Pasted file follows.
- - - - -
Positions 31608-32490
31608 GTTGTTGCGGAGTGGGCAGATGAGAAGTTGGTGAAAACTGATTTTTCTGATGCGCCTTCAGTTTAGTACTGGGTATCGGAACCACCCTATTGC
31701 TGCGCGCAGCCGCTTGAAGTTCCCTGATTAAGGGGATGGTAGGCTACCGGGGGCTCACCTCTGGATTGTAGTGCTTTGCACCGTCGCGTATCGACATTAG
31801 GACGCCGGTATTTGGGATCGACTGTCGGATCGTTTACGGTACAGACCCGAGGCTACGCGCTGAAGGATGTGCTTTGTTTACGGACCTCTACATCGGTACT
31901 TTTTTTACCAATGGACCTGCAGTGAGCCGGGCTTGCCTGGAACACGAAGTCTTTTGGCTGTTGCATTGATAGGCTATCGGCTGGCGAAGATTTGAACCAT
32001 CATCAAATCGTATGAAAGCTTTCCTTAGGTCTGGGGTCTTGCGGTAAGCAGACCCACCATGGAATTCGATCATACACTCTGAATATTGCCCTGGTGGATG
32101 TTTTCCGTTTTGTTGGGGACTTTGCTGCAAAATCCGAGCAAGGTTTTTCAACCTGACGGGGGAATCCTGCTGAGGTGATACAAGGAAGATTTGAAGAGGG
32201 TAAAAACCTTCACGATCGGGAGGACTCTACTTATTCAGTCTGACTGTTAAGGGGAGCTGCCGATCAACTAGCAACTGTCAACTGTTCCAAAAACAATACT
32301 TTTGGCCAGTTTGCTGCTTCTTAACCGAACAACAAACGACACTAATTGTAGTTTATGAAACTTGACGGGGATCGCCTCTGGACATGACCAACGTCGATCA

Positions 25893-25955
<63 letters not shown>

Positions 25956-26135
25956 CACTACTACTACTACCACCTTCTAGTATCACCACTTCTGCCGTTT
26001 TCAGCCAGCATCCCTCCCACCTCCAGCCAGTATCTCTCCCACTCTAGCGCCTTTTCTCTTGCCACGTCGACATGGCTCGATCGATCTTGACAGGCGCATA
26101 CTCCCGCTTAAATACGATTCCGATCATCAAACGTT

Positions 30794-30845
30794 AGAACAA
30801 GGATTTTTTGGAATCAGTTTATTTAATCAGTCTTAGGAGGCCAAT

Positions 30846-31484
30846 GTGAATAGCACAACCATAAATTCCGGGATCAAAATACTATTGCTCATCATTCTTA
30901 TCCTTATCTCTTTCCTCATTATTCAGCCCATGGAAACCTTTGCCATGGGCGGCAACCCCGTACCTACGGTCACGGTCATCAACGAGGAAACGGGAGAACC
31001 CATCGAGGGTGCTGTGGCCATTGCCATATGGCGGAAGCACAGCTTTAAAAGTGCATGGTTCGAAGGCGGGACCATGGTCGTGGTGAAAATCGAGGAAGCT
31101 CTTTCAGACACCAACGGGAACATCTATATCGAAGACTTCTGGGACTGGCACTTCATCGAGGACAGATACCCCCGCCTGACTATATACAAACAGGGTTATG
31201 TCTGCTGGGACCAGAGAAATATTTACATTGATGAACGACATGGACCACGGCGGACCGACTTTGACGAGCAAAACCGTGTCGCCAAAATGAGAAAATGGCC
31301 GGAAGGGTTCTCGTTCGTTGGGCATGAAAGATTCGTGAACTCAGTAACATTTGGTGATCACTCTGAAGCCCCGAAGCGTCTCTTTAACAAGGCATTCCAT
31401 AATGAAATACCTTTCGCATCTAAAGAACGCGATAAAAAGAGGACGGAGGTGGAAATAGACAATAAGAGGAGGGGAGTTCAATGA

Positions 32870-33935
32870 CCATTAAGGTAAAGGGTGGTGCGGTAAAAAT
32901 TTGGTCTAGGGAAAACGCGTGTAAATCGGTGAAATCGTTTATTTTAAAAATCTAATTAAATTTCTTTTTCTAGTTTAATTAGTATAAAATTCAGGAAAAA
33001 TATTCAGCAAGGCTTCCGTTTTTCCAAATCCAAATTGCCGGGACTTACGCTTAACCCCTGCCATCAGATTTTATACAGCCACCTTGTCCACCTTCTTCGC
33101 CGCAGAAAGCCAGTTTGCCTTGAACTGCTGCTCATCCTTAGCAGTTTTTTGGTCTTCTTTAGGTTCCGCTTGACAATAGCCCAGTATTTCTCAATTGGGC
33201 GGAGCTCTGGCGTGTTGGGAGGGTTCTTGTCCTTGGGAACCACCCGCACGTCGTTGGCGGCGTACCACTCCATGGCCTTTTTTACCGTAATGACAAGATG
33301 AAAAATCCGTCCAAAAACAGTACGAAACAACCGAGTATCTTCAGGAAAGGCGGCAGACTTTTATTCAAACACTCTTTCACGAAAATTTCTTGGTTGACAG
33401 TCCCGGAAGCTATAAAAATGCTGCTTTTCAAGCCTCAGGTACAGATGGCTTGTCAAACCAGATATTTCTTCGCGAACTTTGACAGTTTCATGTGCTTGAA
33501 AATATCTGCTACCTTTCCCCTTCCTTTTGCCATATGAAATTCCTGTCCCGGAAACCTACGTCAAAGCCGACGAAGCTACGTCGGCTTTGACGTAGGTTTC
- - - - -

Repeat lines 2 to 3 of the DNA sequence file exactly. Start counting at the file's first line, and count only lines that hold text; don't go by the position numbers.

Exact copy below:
31608 GTTGTTGCGGAGTGGGCAGATGAGAAGTTGGTGAAAACTGATTTTTCTGATGCGCCTTCAGTTTAGTACTGGGTATCGGAACCACCCTATTGC
31701 TGCGCGCAGCCGCTTGAAGTTCCCTGATTAAGGGGATGGTAGGCTACCGGGGGCTCACCTCTGGATTGTAGTGCTTTGCACCGTCGCGTATCGACATTAG